Diabetes snuck up on Robert Kardashian

Rob Kardashian, 28-year-old reality television star seen on ‘Keeping up with the Kardashians’, has been diagnosed with diabetes after being rushed to the hospital for feeling ill. This is news to him and the family, as they were unaware he was diabetic. As seen on the reality show, Rob has gained a significant amount of weight over the last few years and has been battling with depression. As a result, he has removed himself from the public eye and no longer appears on the show with his sisters and mother.

Sources say that Rob is not taking his condition seriously. His family is reportedly trying to arrange an intervention in which he has yet to comply with. While this news is sad for Rob and his family, it is a good example of how diabetes can sneak up on you. Many people are unaware they are even at risk for diabetes, and therefore need to be more aware. It is likely that Rob had prediabetes for some time, but simply did not know. If he had known, he may have been able to reverse the condition before being diagnosed with diabetes.

Having prediabetes means that you are on the road to developing diabetes. With prediabetes, your blood sugar level is higher than normal, but still below the threshold for having full blown type 2 diabetes. Prediabetes usually develops into diabetes within ten years or less. By taking action to get checked for prediabetes, you can potentially prevent a diabetes diagnosis. This is extremely important because diabetes brings numerous complications and can lead to other serious health conditions such as heart disease.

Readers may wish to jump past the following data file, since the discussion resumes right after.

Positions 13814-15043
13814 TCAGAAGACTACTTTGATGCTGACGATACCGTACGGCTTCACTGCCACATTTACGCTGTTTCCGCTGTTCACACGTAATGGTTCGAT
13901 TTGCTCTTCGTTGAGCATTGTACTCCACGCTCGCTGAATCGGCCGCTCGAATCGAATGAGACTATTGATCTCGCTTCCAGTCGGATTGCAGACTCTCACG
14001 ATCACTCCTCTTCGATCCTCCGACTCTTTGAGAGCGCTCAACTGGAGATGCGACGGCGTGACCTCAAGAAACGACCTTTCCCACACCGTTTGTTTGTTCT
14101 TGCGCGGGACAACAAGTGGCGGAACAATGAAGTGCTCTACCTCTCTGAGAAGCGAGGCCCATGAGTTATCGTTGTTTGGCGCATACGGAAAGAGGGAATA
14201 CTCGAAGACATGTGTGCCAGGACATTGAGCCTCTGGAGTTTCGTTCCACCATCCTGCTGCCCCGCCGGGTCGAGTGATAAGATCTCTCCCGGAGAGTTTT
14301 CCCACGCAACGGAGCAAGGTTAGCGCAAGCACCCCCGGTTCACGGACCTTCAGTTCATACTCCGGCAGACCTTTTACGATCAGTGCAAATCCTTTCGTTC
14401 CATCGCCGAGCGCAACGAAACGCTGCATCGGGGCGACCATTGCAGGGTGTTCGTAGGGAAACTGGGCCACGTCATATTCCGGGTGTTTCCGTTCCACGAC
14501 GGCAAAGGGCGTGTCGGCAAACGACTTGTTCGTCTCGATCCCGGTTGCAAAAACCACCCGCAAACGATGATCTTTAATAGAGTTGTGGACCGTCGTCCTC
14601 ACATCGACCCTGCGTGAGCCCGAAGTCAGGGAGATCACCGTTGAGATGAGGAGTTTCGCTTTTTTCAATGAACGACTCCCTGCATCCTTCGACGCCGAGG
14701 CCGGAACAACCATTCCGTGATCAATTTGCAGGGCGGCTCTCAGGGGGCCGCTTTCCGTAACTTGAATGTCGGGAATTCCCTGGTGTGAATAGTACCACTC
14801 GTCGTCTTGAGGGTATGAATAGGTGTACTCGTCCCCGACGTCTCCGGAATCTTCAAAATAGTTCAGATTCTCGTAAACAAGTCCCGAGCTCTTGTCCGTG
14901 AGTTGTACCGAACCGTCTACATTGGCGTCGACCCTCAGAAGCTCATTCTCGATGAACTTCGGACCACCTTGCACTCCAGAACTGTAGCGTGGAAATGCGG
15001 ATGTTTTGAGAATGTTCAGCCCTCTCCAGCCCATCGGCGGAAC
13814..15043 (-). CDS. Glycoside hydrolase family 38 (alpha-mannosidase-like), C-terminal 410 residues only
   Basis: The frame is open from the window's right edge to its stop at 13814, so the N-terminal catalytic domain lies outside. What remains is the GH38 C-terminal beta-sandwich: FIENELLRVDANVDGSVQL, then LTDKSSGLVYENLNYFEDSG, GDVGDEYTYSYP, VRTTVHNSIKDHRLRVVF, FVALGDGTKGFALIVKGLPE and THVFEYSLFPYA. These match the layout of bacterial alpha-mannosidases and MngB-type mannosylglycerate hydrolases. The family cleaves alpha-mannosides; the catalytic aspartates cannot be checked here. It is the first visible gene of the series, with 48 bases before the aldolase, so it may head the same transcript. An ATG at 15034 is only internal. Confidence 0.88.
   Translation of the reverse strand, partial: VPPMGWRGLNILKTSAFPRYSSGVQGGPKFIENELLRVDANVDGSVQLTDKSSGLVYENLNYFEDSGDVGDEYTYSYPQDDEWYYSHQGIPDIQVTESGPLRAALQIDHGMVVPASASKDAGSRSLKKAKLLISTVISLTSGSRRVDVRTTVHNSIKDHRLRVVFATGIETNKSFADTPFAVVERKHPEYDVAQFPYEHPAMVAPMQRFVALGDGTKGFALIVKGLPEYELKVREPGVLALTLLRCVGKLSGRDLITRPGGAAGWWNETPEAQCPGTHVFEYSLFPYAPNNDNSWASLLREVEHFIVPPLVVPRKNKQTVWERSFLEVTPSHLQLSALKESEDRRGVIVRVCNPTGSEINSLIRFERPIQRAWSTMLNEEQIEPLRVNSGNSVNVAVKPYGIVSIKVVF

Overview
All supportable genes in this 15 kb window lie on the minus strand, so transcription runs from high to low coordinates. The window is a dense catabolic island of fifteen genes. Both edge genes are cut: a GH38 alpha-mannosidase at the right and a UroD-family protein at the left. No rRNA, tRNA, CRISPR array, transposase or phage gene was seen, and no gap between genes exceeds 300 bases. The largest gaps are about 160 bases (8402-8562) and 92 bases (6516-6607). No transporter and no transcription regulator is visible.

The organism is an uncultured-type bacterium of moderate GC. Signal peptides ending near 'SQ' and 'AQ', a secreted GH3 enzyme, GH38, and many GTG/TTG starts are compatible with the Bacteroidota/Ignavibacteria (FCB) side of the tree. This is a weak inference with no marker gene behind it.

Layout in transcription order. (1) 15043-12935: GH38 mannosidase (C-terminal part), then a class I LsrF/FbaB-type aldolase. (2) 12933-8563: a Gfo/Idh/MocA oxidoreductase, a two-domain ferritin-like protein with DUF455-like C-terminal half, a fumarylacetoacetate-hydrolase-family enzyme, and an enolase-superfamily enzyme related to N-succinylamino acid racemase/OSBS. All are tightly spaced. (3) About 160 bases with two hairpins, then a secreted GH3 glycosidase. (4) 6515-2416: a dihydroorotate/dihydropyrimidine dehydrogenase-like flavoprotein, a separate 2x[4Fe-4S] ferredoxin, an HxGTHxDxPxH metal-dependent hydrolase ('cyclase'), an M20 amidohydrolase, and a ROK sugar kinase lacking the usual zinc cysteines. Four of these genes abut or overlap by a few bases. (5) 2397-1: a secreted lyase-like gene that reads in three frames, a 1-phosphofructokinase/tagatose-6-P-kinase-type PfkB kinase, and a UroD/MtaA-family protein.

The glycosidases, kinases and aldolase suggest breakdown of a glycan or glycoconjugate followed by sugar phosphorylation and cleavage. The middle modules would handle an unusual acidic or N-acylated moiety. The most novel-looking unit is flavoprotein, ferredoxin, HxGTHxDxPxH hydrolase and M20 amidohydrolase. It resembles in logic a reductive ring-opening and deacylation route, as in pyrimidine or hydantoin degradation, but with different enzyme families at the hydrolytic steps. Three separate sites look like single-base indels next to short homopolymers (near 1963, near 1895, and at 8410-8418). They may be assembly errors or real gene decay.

How can you tell if you have prediabetes? It can be difficult as prediabetes often has no signs or symptoms. Some people may develop a condition called acanthosis nigricans, where certain areas of their skin become darker than others, such as the neck, armpits, elbows, knees and knuckles. Symptoms usually begin to show once you have developed diabetes. Symptoms of diabetes include increased thirst, frequent urination, fatigue and blurred vision.

If you think you may be at risk for diabetes, you should have a hemoglobin A1C test. A hemoglobin A1C test is a simple blood test that measures your average blood sugar level. An A1C level of 6.5 percent or higher on two separate tests indicates that you have diabetes. An A1C between 5.7 and 6.4 percent indicates prediabetes. Below 5.7 is considered normal. Other tests your doctor may do to test for diabetes are a random blood sugar test, a fasting blood sugar test, or an oral glucose tolerance test.

Risk factors for diabetes:

·       Being overweight or obese

·       Getting little to no physical exercise

·       Having a family history of diabetes

·       Age (can develop at any age, but risk of type 2 diabetes goes up with age, especially after age 45)

·       Being African-American, Hispanic, American Indian, or Asian-American

·       Having high blood pressure

·       Polycystic ovarian syndrome

·       Gestational diabetes

If you have been diagnosed with prediabetes, there are ways to take control of the condition early. This includes making healthy lifestyle changes such as eating healthy foods, getting more physical exercise, and maintaining a healthy weight. All of these things can help lower your blood sugar level and bring it back to normal, warding off diabetes. See your doctor to get tested and if diagnosed, they can help you create a plan to manage your condition.